Thanks for using my tasks. And, again thanks for reading.

Azure AD sync errors for administrative user accounts

This is a follow up blog post to the "Insufficient access rights to perform the operation error in Azure AD Connect" blog post I did a little while back. The original blog post covered Azure AD sync errors. For the most part, anyways, because we kept seeing sync errors for specific users. After doing a bit of digging, we have learned that the users that kept getting sync errors belong to Active Directory Administrators or Domain Admins groups. This lead our troubleshooting journey to learning about Active Directory Protected Groups.

As it turns out, if a user is a member of Active Directory Administrators or Domain Admins groups, then Active Directory will overwrite any ACL changes that you make with predefined ACL template on a regular basis. So, if we make ACL changes like grant additional permissions on those accounts or enable permissions inheritance on those accounts in order to allow Azure AD Connector to update source anchor (ms-ds-consistencyGuid) attribute, this change will be overwritten by Active Directory, which brings us back to square one. To bypass this issue, you can do the following:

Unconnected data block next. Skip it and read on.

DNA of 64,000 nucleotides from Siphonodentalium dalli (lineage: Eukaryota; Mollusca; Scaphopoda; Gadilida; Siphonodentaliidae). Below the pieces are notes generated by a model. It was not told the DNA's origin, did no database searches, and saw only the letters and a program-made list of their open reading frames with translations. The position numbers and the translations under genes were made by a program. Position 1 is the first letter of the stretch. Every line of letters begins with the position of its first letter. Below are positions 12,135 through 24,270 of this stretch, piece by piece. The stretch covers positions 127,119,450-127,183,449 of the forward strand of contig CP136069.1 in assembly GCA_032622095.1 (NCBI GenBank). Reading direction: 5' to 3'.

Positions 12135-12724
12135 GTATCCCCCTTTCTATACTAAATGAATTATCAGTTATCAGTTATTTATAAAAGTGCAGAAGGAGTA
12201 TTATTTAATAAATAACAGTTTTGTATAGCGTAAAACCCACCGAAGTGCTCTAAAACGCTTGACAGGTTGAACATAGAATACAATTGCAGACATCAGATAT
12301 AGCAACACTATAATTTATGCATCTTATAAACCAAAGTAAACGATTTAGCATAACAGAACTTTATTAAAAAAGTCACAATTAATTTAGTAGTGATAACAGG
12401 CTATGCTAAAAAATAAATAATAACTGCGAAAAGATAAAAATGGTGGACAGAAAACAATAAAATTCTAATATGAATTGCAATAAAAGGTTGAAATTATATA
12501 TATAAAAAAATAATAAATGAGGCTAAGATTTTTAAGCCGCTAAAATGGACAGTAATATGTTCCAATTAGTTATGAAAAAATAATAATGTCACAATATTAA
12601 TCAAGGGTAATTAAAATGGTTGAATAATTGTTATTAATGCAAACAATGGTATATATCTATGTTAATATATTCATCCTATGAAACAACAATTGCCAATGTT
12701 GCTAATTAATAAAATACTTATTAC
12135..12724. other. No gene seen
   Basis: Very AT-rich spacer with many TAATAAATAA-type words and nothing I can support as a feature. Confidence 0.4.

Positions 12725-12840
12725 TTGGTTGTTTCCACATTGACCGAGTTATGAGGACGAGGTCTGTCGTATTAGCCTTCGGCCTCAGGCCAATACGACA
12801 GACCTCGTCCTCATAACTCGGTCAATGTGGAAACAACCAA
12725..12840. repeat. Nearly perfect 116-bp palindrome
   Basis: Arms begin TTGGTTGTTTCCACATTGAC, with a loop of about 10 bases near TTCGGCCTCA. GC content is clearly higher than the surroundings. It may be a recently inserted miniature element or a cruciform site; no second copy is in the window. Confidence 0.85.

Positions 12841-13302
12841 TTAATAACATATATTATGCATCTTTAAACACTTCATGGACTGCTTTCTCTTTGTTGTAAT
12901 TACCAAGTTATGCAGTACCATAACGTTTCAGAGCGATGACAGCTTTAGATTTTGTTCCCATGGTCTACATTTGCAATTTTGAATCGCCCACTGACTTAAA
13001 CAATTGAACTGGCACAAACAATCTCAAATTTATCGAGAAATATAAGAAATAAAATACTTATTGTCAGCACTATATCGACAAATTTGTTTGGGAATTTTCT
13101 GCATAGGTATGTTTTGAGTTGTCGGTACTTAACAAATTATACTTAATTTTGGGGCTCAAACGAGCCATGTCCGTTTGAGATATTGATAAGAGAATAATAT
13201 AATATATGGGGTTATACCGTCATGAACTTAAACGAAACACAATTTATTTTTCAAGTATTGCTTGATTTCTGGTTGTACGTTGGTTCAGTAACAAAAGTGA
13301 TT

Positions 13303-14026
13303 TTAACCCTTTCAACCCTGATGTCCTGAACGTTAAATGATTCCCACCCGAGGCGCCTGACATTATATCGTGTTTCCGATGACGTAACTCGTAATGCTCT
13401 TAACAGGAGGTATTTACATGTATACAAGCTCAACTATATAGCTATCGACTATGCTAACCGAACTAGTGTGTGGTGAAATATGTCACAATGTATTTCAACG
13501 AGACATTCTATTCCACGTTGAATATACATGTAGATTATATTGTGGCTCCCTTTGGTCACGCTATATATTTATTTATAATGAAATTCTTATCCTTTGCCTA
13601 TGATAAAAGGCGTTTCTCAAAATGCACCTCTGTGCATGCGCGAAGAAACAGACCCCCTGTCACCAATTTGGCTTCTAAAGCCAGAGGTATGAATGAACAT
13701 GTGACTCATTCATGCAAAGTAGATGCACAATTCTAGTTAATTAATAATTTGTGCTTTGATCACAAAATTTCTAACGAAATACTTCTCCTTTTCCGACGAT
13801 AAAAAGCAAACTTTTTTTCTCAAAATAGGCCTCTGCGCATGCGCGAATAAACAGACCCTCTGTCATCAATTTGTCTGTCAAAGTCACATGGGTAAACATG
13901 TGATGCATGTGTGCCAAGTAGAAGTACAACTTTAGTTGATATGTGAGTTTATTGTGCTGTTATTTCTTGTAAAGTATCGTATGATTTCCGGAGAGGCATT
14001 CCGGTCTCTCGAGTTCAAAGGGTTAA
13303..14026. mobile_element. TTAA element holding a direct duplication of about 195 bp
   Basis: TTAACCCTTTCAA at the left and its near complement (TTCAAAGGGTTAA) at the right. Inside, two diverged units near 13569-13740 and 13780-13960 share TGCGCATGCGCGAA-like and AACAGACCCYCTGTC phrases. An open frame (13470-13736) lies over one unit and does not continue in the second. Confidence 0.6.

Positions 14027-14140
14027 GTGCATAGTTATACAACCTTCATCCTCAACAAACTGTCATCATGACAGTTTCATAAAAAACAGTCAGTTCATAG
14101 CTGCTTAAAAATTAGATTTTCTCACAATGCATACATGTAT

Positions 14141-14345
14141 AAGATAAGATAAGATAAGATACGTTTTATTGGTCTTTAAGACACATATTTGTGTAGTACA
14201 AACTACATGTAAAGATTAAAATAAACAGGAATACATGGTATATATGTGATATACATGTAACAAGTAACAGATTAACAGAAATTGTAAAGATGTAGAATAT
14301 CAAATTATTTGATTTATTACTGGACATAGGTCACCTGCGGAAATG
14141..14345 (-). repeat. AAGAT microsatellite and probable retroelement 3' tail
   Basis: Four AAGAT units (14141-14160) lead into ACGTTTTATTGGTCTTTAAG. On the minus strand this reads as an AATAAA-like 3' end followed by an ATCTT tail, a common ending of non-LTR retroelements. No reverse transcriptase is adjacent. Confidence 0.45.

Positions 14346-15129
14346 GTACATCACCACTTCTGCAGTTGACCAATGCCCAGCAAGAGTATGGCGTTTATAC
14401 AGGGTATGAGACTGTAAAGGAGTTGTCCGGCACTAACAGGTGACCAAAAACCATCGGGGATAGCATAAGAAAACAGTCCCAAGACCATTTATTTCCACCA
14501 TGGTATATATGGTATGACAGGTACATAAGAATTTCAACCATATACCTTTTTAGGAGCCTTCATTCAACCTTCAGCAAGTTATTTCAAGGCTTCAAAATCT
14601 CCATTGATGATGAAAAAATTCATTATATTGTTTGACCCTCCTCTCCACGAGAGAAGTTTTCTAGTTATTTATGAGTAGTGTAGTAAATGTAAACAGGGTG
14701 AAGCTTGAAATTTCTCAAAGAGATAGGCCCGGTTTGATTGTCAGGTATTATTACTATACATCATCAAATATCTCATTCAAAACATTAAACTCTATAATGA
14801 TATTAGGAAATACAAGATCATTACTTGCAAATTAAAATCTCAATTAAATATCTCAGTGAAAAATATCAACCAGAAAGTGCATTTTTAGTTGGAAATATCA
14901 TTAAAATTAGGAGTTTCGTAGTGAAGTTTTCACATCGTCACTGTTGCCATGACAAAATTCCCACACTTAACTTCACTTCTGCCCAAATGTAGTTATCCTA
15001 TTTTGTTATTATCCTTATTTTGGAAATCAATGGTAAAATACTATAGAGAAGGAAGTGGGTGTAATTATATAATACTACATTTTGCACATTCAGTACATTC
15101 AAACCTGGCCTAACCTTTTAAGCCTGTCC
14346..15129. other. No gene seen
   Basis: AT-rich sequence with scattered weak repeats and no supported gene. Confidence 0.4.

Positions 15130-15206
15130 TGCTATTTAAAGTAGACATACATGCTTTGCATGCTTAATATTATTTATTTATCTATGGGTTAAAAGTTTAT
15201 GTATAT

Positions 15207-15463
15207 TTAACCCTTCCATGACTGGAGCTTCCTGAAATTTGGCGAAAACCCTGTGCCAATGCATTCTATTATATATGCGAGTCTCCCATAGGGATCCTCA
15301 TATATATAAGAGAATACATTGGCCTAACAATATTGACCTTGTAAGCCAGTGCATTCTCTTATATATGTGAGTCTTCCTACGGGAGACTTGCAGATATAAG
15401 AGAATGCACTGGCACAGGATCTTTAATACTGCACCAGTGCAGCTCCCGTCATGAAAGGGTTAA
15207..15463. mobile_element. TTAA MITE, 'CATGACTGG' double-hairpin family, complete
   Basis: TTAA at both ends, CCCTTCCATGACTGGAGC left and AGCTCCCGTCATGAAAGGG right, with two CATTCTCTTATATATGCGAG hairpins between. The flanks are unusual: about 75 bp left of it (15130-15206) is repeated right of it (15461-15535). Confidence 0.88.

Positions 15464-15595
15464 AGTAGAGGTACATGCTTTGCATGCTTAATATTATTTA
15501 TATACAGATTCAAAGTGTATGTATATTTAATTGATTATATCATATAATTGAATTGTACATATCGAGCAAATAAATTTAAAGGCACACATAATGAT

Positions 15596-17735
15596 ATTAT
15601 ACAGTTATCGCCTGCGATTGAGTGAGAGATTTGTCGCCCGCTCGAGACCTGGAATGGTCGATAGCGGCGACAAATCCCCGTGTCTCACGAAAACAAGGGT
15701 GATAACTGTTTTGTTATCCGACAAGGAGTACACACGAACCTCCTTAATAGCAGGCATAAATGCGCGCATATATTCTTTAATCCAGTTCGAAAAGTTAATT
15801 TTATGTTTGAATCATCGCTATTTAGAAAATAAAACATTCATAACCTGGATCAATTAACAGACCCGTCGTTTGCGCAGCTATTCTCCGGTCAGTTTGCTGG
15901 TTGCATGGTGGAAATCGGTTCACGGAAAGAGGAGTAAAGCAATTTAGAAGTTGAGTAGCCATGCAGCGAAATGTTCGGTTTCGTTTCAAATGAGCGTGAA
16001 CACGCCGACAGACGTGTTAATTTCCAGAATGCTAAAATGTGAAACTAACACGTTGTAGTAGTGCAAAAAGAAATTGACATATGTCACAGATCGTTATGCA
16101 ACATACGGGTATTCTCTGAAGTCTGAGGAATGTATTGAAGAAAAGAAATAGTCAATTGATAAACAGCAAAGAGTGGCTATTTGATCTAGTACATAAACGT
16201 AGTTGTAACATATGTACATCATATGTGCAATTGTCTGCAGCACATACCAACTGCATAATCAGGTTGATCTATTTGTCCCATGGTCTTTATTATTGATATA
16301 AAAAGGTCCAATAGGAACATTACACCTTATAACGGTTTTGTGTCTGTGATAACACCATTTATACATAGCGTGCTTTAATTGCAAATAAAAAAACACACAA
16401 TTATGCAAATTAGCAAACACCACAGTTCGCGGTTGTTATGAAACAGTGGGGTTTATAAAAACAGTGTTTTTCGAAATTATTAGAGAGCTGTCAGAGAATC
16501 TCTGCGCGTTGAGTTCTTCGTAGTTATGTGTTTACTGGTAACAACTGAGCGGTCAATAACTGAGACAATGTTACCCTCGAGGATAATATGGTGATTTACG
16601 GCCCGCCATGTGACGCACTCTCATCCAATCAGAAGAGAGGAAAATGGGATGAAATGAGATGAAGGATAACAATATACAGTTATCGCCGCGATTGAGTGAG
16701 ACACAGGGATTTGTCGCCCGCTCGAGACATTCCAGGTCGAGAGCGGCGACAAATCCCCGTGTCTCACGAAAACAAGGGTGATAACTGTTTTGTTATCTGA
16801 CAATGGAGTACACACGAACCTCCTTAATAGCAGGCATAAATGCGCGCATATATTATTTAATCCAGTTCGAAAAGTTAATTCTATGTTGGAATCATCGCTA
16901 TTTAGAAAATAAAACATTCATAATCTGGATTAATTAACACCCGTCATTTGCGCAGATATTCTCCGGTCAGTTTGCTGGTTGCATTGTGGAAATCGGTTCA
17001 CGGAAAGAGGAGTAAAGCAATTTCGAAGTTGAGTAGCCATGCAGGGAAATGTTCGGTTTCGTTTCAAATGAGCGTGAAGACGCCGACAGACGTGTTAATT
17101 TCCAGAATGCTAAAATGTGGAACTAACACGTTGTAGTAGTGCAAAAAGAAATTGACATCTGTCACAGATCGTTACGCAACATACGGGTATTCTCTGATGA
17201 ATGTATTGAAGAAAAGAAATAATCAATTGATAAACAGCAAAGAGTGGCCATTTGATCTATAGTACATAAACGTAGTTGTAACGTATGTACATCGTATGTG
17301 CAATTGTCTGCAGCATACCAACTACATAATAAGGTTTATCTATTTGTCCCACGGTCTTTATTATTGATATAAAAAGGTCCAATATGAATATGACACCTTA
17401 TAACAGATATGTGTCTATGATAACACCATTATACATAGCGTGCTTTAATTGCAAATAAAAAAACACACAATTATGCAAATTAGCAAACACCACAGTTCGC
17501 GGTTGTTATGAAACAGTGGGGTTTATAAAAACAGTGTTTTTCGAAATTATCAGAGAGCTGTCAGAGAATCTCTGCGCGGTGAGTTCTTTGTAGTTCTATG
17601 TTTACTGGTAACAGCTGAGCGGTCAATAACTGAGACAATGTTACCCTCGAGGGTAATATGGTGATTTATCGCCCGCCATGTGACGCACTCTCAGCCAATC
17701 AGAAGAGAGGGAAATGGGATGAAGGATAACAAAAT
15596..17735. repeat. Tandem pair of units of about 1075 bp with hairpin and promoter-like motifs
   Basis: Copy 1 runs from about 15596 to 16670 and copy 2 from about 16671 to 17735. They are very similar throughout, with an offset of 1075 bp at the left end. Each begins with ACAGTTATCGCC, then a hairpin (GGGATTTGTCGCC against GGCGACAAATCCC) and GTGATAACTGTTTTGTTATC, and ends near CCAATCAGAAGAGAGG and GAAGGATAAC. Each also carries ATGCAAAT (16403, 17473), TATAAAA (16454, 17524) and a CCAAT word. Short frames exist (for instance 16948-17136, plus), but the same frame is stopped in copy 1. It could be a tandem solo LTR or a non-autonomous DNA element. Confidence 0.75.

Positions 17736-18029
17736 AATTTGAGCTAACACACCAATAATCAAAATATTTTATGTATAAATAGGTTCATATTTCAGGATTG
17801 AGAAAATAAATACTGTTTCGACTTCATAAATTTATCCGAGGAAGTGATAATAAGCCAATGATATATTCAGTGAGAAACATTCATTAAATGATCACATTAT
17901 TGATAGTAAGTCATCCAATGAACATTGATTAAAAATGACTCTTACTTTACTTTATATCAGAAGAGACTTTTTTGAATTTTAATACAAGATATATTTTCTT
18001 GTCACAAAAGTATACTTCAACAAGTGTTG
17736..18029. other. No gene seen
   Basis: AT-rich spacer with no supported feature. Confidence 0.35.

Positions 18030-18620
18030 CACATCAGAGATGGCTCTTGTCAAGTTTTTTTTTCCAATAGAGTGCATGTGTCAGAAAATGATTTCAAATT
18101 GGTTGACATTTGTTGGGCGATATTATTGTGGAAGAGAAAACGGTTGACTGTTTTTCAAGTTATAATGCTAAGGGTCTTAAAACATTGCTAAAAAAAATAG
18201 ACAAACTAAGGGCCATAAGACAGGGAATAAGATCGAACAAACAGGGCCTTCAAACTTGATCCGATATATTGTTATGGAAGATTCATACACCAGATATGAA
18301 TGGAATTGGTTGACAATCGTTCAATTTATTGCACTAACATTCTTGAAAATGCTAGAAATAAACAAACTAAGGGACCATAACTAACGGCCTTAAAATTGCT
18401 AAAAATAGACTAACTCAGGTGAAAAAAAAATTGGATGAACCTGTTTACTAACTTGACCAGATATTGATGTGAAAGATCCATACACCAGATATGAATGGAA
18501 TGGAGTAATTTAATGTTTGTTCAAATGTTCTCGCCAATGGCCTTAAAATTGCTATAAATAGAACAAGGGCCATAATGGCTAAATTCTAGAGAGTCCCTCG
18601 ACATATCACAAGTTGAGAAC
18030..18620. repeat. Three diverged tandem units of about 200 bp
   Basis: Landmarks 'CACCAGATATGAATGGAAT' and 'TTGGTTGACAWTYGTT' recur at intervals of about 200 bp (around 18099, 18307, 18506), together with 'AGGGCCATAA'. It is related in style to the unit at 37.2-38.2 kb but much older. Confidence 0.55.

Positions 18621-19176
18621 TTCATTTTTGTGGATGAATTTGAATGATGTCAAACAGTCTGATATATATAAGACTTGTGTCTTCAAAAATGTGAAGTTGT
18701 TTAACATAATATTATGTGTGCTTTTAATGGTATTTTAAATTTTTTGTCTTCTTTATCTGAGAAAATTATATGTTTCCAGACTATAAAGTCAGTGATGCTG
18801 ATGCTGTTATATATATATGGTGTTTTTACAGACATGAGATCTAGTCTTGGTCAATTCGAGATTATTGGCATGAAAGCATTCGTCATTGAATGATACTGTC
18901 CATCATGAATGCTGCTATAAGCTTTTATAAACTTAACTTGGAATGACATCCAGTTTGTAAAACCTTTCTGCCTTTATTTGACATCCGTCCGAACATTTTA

• Change ACL template in Active Directory to include the changes you need like Replicate Directory Changes and Replicate Directory Changes All permissions for Azure AD Connector account and write permissions for source anchor (ms-ds-consistencyGuid) attribute. This would work, but in my opinion, it's a bit too drastic
  • Or, remove the users from Active Directory Administrators or Domain Admins groups, if you can.
  • Or, you can make the permissions changes on those accounts and immediately force Azure AD Connect sync using the following PowerShell command: Start-ADSyncSyncCycle -PolicyType Initial. Azure AD Connect should have enough time to write to source anchor attribute and complete the sync without errors. After the initial sync is complete, AD can reset ACL back on those account all it wants since we only need to write to source anchor attribute once.